This period of dispossession, known to Palestinians as al-Nakba or "the catastrophe", is the seminal Palestinian experience and source of our collective identity. In fact, the current Palestinian president, Mahmoud Abbas, is himself a refugee displaced from the city of Safed during the 1948 war when he was only 13-years-old.Does that sound like a man who is yearning for a small reality over a distant dream? True, at the end of the article he tacks on some weasel words about how giving the Palestinians the right to overturn Israel's victory in a defensive war in 1948 "will not change the reality in the Middle East overnight, nor will it lead to an existential crisis for Israel."- but that's actually for Israel to determine, not for him, so the words are meaningless.
Today, Palestinian refugees constitute more than 7 million people worldwide – 70% of the entire Palestinian population. Disregarding their legitimate legal rights enshrined in international law, their understandable grievances accrued over prolonged displacement, and their aspirations to return to their homeland, would certainly make any peace deal signed with Israel completely untenable.
Just last week I read Jonathan Spyer's excellent new book Transforming Fire: The Rise of the Israel-Islamist Conflict, which I hope to review sometime soon. In the meantime, however, here's a taster, from page 63 where Jonathan sums up the section on Hamas:
Hamas among the Palestinians is now articulating the deep sense of strategic optimism that has always characterized the Palestinian and broader Arab and Muslim views viz a viz Israel. According to this view, the existence of Israel is in opposition to the natural state of affairs in the region, and to the usual laws of human development. Since this is the case, what is required is to keep the struggle going, never to give in, until the final victory.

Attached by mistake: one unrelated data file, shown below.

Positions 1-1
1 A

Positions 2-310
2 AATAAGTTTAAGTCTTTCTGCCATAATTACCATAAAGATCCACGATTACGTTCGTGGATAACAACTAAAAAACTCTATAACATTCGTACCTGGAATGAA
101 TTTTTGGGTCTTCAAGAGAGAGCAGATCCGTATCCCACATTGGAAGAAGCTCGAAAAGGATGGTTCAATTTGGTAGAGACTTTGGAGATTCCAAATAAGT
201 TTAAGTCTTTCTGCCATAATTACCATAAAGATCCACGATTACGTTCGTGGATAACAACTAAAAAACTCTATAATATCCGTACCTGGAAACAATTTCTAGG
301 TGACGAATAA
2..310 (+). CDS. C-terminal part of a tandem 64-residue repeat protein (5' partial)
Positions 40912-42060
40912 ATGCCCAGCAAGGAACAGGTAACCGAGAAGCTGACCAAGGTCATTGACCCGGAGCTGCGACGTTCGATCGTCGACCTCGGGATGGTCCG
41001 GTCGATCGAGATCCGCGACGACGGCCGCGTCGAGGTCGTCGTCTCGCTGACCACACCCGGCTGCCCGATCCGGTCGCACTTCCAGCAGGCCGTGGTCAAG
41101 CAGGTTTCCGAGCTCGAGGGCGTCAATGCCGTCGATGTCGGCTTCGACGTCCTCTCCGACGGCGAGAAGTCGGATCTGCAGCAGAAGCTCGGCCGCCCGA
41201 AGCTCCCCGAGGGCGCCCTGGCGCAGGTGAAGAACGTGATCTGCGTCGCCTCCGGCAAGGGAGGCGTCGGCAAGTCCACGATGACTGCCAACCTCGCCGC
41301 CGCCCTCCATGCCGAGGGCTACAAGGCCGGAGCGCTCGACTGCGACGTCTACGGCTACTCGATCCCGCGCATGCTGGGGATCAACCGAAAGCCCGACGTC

[He then describes an interview he made with Nizar, a Hamas leader in Ramallah, in 2008]
The Israelis, he said, nowadays just wanted to be left alone. Gone were the days when they sought to expand and conquer. The Zionist project, he said, had begun with the desire to to create a Jewish state between the Nile and the Euphrates rivers. Then, because of Arab resistance, this ambition had shrunk to a desire to expand Jewish control to the entire area between the Jordan river and the Mediterranean Sea. Determined Arab and Muslim resistance had now shrunk Zionist ambitions even further.Now, all the Israelis wanted was to be able to keep what they had. But this, too, was only a stage...
The fact that the Jews, in his view, now wanted only to be left with the current situation, was proof that the way of resistence was correct, and was in the process of delivering victory...
Here was a genuinely held ideological position. Nizar, unable to leave Ramallah because of fear of arrest at the hands of the IDF, harried by the security forces of Mahmoud Abbas, was calmly confident of the utter inevitability of the Muslim victory in the long, slow war of attrition of which he was a part.The last time the Palestinians had free elections Hamas won hands down. The Economist, like all good media, knew this was because Fatah was corrupt, not because anything about the message of Hamas appealed to Palestinian voters. How they acquired this certainty was never explained. The implication was that Western pundits couldn't imagine a centuries-long conflict to rectify nature, so the Palestinians obviously couldn't, either. This in spite of the irrefutable fact that Dan Yakir and I can't even agree on the motivation of a judge in one of our minor courts.